Loyola Medicine, Palos Health Announce Radiation Oncology Joint Venture | Cancer | Loyola Medicine
Thursday, April 20, 2017

Loyola Medicine, Palos Health Announce Radiation Oncology Joint Venture

Center to Offer First MRI-guided Radiation Therapy in Illinois

MAYWOOD, IL – Loyola Medicine and Palos Health today announced plans to establish a joint venture to offer radiation oncology services at Palos Health South Campus in Orland Park.

The joint venture, named South Campus Partners, LLC, will strengthen the exclusive academic partner affiliation between Loyola and Palos and enhance delivery of world-class ambulatory care in the southwest suburbs.

“Loyola is excited to expand our existing oncology program and services to include state-of-the-art Radiation Oncology services on Palos’ south campus,” said Daniel J. Post, regional executive vice president for strategy and business development, Trinity Health Illinois. “We are committed to partnering with Palos to offer multi-disciplinary, collaborative oncology care close to home.”

Trinity Health Illinois is a regional system of Trinity Health – one of the nation’s largest healthcare systems with 93 hospitals in 22 states – that includes Loyola Medicine (Loyola University Medical Center, Gottlieb Memorial Hospital and a large ambulatory network) and Mercy Hospital & Medical Center.

Palos Health is a fully integrated, community-based healthcare system consisting of Palos Hospital, Palos Medical Group, Palos South Campus in Orland Park, Palos Home Care and Hospice and Chicago Health Colleagues, a clinically integrated physician network.

South Campus Partners, LLC, will be governed by a board with equal representation from Loyola and Palos.

“With this joint venture, Palos patients will have even greater access to Loyola’s academic expertise right in our neighborhood,” said Terrence Moisan, MD, president & CEO of Palos.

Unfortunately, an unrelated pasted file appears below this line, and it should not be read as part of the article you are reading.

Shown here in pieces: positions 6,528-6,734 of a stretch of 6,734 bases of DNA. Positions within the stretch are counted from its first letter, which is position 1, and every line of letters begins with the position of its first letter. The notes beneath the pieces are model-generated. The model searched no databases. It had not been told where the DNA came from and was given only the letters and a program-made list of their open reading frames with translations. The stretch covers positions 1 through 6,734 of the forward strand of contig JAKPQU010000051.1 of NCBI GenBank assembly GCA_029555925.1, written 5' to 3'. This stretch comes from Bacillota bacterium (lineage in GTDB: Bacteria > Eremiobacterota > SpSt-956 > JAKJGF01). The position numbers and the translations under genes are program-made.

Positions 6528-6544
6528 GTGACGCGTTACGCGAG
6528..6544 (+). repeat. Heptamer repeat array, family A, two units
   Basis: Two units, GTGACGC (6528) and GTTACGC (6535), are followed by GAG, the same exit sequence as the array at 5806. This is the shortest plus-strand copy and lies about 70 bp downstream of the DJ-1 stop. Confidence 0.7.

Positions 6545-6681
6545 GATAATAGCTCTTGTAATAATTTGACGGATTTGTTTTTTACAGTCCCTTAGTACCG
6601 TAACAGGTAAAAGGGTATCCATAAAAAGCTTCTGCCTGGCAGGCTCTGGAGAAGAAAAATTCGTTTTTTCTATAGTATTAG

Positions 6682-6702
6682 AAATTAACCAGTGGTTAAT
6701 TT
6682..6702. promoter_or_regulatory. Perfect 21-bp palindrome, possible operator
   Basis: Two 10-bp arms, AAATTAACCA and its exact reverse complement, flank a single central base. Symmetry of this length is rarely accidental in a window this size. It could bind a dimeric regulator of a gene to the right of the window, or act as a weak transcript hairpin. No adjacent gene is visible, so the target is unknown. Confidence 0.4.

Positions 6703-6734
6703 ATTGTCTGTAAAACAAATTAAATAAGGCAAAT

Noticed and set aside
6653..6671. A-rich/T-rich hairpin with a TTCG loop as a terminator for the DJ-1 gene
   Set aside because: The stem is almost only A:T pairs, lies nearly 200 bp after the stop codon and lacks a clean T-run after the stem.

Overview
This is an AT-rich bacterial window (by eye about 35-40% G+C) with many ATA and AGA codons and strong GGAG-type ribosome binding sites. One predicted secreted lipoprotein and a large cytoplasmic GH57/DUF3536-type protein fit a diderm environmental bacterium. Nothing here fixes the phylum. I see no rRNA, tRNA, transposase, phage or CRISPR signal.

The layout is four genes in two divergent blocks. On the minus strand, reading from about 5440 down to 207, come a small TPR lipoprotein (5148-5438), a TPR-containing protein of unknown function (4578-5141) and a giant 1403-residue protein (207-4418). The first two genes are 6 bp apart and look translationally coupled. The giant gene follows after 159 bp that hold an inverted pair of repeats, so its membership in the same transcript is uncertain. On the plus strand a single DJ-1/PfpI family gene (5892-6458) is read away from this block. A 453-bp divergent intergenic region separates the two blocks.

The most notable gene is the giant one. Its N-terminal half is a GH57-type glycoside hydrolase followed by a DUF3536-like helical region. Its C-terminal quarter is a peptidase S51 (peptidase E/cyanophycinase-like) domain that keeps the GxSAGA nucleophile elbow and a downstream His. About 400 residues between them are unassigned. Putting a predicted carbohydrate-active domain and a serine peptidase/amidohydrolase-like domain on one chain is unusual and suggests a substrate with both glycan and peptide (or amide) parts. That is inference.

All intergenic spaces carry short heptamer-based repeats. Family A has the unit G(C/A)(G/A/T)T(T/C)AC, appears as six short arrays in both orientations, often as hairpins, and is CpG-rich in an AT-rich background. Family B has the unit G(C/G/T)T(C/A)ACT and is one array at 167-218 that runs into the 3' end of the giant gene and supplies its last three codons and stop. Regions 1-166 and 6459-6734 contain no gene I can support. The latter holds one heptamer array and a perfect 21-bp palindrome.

Radiation oncology services at the Loyola Center for Cancer Care & Research at Palos Health South Campus (15300 West Avenue), will open in the summer of 2018 and be located in 13,000-square-feet of newly constructed space.

Raymond B. Wynn, MD, FACR, an internationally known radiation oncologist at Loyola, has been selected as the medical director of radiation oncology for this new facility.

The unit will feature the first radiation therapy system in Illinois that’s guided in real time by MRI imaging. During radiation therapy, tissues move when a patient breathes. The MRI-guided system, called MRIdian®, can simultaneously image and treat cancer patients, precisely targeting moving tumors while avoiding surrounding tissue. 

“The ability to see, adapt and treat with MRI-guided radiotherapy will benefit our patients in multiple ways,” said William Small, Jr., MD, FACRO, FACR, FASTRO, chair of Loyola’s department of radiation oncology.

Nearly two years ago, Loyola and Palos entered into a clinical affiliation agreement. Since then, affiliation developments have included:

  • A 24/7 telestroke program that brings the expertise of Loyola stroke specialists to the patient’s bedside at Palos via a telemedicine robot.
  • The Loyola Center for Cancer Care & Research at Palos Community Hospital, which provides access to Loyola oncology experts, experimental new drugs and clinical trials, as well as an on-site chemotherapy infusion center.
  • Specialty care from Loyola’s medical and surgical oncologists and orthopaedic and neurosurgery surgical services.